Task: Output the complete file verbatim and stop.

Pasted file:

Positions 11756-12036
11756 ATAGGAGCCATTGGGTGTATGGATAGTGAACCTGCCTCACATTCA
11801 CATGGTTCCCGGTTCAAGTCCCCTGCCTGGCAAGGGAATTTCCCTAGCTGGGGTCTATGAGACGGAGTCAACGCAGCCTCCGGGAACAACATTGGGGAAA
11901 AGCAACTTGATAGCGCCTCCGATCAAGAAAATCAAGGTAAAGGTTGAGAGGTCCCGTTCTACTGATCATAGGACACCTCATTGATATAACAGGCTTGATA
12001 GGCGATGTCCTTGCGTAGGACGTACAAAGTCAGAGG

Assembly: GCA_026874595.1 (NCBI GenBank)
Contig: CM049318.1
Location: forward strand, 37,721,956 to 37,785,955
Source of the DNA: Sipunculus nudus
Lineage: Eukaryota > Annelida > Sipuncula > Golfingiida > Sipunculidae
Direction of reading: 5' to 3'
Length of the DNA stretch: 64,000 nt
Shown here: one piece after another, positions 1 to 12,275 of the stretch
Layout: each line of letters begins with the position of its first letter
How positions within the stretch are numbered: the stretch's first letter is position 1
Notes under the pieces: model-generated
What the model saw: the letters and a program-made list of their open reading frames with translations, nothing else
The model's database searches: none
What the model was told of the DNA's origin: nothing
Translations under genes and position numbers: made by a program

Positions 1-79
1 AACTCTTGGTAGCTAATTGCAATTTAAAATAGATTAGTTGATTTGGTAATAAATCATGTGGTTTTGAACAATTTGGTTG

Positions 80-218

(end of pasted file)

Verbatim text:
Positions 11756-12036
11756 ATAGGAGCCATTGGGTGTATGGATAGTGAACCTGCCTCACATTCA
11801 CATGGTTCCCGGTTCAAGTCCCCTGCCTGGCAAGGGAATTTCCCTAGCTGGGGTCTATGAGACGGAGTCAACGCAGCCTCCGGGAACAACATTGGGGAAA
11901 AGCAACTTGATAGCGCCTCCGATCAAGAAAATCAAGGTAAAGGTTGAGAGGTCCCGTTCTACTGATCATAGGACACCTCATTGATATAACAGGCTTGATA
12001 GGCGATGTCCTTGCGTAGGACGTACAAAGTCAGAGG

Assembly: GCA_026874595.1 (NCBI GenBank)
Contig: CM049318.1
Location: forward strand, 37,721,956 to 37,785,955
Source of the DNA: Sipunculus nudus
Lineage: Eukaryota > Annelida > Sipuncula > Golfingiida > Sipunculidae
Direction of reading: 5' to 3'
Length of the DNA stretch: 64,000 nt
Shown here: one piece after another, positions 1 to 12,275 of the stretch
Layout: each line of letters begins with the position of its first letter
How positions within the stretch are numbered: the stretch's first letter is position 1
Notes under the pieces: model-generated
What the model saw: the letters and a program-made list of their open reading frames with translations, nothing else
The model's database searches: none
What the model was told of the DNA's origin: nothing
Translations under genes and position numbers: made by a program

Positions 1-79
1 AACTCTTGGTAGCTAATTGCAATTTAAAATAGATTAGTTGATTTGGTAATAAATCATGTGGTTTTGAACAATTTGGTTG

Positions 80-218